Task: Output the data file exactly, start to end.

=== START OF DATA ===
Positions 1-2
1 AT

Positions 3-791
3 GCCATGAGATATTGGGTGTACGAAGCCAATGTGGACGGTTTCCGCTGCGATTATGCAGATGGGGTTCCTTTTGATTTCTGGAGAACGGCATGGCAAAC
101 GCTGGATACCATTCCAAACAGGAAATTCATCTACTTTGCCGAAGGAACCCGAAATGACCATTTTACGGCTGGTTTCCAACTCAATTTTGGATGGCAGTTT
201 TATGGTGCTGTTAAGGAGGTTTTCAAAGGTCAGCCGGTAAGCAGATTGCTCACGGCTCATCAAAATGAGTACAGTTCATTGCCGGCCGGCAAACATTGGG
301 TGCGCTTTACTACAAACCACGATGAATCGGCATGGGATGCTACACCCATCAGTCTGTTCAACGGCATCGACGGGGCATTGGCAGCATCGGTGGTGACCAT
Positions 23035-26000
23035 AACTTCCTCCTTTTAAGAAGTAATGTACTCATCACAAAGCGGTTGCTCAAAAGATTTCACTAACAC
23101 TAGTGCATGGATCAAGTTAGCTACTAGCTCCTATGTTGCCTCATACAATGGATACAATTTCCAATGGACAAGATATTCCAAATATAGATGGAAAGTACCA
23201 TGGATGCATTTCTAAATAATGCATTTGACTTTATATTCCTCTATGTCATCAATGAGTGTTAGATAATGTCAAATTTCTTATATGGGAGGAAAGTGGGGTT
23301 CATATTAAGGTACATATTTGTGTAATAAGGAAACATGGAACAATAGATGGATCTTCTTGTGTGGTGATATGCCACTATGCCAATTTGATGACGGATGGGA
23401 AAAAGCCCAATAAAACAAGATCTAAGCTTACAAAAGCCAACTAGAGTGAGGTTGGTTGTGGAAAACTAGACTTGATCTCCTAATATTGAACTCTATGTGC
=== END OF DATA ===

Positions 1-2
1 AT

Positions 3-791
3 GCCATGAGATATTGGGTGTACGAAGCCAATGTGGACGGTTTCCGCTGCGATTATGCAGATGGGGTTCCTTTTGATTTCTGGAGAACGGCATGGCAAAC
101 GCTGGATACCATTCCAAACAGGAAATTCATCTACTTTGCCGAAGGAACCCGAAATGACCATTTTACGGCTGGTTTCCAACTCAATTTTGGATGGCAGTTT
201 TATGGTGCTGTTAAGGAGGTTTTCAAAGGTCAGCCGGTAAGCAGATTGCTCACGGCTCATCAAAATGAGTACAGTTCATTGCCGGCCGGCAAACATTGGG
301 TGCGCTTTACTACAAACCACGATGAATCGGCATGGGATGCTACACCCATCAGTCTGTTCAACGGCATCGACGGGGCATTGGCAGCATCGGTGGTGACCAT
Positions 23035-26000
23035 AACTTCCTCCTTTTAAGAAGTAATGTACTCATCACAAAGCGGTTGCTCAAAAGATTTCACTAACAC
23101 TAGTGCATGGATCAAGTTAGCTACTAGCTCCTATGTTGCCTCATACAATGGATACAATTTCCAATGGACAAGATATTCCAAATATAGATGGAAAGTACCA
23201 TGGATGCATTTCTAAATAATGCATTTGACTTTATATTCCTCTATGTCATCAATGAGTGTTAGATAATGTCAAATTTCTTATATGGGAGGAAAGTGGGGTT
23301 CATATTAAGGTACATATTTGTGTAATAAGGAAACATGGAACAATAGATGGATCTTCTTGTGTGGTGATATGCCACTATGCCAATTTGATGACGGATGGGA
23401 AAAAGCCCAATAAAACAAGATCTAAGCTTACAAAAGCCAACTAGAGTGAGGTTGGTTGTGGAAAACTAGACTTGATCTCCTAATATTGAACTCTATGTGC